Now we must ramp up testing to free us from Covid-19 – Jayne Dowle

I AGREE with Jonathan Ashworth, the Shadow Health Secretary, who argues that we should not undermine the Government’s efforts at a time of national crisis.

A paramedic wearing personal protective equipment (PPE) outside a hospital as concerns grow about the testing of NHS staff and patients for Covid-19.

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With senior figures, including the Prime Minister himself, laid low with the Covid-19 virus, it’s clear that Ministers are becoming overwhelmed with the sheer scale of the task.

Concerns over testing for Covid-19, and supply of PPE equipment, is overshadowing the Government's response to the coronavirus crisis.

There’s so much to think about – the provision of correct protective wear for NHS staff, building new field hospitals, keeping the food chain going, ensuring financial support for those who need it, keeping the message of ‘stay home, save lives’ uppermost in the public mind… the list goes on and on.

However, above all, the priority should be to test the population to establish who is suffering from ‘live’ coronavirus and who has developed antibodies, either because they have had it already or possess natural immunity.

Without widescale and accurate testing, we have no way of measurement. At the very least, testing is a vital epidemiological tool. It will give the scientists the numbers they need to accurately measure the scale and spread of the Covid-19 strain. In turn, this should inform the Government on where to focus resources.

And even the availability of a reliable test will help to soothe public anguish. Has ever a nation suffered from such a state of collective anxiety? Unless you are one of the 143,186 people tested so far (according to official Government figures, published on March 31) you are probably checking yourself daily for signs, or puzzling if that bad bout of flu you had in January was actually Covid-19 in disguise.

Work is taking place to convert Harrogate Conference Centre into a makeshift Nightingale field hospital.

If you do develop apparent symptoms, there’s no clear way to find out for sure unless you are deemed a priority. This is leading to some very nasty social divisions when really we should all #bekind, as the slogan goes. It’s also adding to the acute sense of fear.

My parents’ neighbour, who has been kindly helping us with shopping, spent last week suffering with a cough and nasal congestion. She ‘thinks’ it was just a heavy cold. Nevertheless, until recently, she was handing bags of groceries over the fence to my 76-year-old mother. Such uncertainty is unnerving.

Also, as yet, we have no basis on which to begin to look over the hill and start to think about returning to any kind of normal life, either personally or collectively. Millions of confused people, who could be at work, are self-isolating for 14 days ‘just in case’ or because they are unsure about the health status of a family member.

This state of stasis has huge consequences for the economy at every scale. Yes, we must not undermine government efforts, but get a grip they really must.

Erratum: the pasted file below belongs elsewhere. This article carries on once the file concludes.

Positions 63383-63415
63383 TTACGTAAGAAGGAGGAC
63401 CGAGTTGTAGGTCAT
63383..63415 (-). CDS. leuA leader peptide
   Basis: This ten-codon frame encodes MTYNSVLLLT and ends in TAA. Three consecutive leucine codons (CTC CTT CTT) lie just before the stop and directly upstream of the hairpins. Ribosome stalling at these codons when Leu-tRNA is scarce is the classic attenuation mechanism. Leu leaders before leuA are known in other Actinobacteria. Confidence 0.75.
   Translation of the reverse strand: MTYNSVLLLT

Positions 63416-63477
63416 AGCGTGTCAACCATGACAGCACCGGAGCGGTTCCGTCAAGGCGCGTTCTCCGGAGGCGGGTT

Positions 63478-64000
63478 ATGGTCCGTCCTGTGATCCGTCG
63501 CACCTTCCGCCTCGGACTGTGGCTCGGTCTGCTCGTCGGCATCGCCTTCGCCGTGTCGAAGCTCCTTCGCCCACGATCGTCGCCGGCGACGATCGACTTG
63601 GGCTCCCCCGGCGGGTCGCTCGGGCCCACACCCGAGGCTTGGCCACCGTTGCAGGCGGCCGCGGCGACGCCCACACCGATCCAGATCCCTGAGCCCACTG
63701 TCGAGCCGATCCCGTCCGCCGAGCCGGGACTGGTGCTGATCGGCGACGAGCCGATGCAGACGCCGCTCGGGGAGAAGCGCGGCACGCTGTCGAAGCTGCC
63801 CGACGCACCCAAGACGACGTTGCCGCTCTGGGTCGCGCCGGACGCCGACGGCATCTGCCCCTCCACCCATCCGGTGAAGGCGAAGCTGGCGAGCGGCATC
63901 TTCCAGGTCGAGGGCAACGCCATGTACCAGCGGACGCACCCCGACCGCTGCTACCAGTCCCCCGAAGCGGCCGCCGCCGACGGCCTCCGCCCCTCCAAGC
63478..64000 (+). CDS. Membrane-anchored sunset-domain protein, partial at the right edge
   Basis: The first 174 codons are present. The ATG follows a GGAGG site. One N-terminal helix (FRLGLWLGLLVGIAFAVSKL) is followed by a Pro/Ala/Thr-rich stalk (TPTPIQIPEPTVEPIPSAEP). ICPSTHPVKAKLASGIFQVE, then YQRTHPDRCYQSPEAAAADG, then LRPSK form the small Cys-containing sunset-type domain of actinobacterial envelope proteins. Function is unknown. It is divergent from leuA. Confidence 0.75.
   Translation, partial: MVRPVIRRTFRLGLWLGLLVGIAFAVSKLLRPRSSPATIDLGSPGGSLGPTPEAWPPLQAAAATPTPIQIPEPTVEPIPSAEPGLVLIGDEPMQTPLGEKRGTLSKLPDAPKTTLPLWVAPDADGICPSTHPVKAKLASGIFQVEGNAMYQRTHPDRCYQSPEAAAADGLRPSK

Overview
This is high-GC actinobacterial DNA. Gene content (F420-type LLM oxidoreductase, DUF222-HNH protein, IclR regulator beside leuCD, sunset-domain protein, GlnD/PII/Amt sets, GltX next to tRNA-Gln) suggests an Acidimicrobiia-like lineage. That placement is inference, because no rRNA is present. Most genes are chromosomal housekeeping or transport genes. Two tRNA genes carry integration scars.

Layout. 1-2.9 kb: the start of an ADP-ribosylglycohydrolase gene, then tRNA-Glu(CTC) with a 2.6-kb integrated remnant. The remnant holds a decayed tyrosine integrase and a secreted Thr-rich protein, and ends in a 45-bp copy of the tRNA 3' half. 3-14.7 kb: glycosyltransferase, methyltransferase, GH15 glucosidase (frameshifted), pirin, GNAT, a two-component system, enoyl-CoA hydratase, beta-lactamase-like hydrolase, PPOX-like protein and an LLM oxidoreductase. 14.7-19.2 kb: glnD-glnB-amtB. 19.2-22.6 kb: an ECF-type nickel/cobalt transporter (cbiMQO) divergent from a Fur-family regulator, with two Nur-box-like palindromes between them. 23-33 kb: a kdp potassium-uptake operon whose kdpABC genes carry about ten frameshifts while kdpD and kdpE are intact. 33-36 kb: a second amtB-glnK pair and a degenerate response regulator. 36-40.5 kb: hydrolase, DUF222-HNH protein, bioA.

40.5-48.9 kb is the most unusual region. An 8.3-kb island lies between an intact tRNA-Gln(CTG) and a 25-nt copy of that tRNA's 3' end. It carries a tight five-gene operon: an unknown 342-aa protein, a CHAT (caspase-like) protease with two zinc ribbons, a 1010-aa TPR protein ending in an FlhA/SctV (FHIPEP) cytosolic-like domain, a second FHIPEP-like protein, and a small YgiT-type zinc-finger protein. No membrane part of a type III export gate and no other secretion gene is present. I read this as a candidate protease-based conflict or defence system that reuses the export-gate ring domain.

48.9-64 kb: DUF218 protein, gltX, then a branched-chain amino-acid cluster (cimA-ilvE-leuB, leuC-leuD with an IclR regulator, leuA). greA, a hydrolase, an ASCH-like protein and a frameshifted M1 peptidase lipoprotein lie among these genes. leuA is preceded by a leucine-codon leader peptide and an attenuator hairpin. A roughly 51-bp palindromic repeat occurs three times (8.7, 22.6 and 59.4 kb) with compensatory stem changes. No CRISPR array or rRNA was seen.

On Tuesday, the Cabinet Office Minister Michael Gove, speaking at the daily Number 10 briefing, agreed that the UK must go “further, faster” to ramp up its testing capacity.

In this, the Government must be scrupulously honest and rigorous, both in the execution of the testing programme and the way it communicates progress to the public.

It’s obvious that immediate priority should be given to those working and volunteering at the sharp end of the NHS. The Government has set a target of carrying out 25,000 tests a day, but admits that this will not be met until the end of April. It’s reported that there are global shortages of the vital chemicals required to create accurate tests and not enough UK laboratories to process results.

Meanwhile the Royal College of Physicians says that as many as a quarter of UK doctors are off work because they are having to self-isolate – either because they are showing symptoms or a member of their household is. A fifth of nurses have been affected, the Royal College of Nursing said, while the British Medical Association said staff began being tested last weekend, but only in low numbers.

Definitely place NHS frontline heroes right at the top of the priority queue, but be aware that every single man, woman and child in the country needs to know their status, too. If we really are ‘all in this together’ as the Prime Minister says, we need to know exactly where we stand.

Some people are even talking of the major parties coming together into a government of national unity so that cross-party efforts and talents can be brought to the fore. This possibility may be given wings this weekend, when the new Labour party leader will be announced.

We shall see. What is clear is that right now, nothing must be written off if it speeds up the scale and delivery of accurate testing to determine who has the Covid-19 virus. Without this we are all stuck – like moths in a jar.

Editor’s note: first and foremost - and rarely have I written down these words with more sincerity - I hope this finds you well.

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James Mitchinson

Editor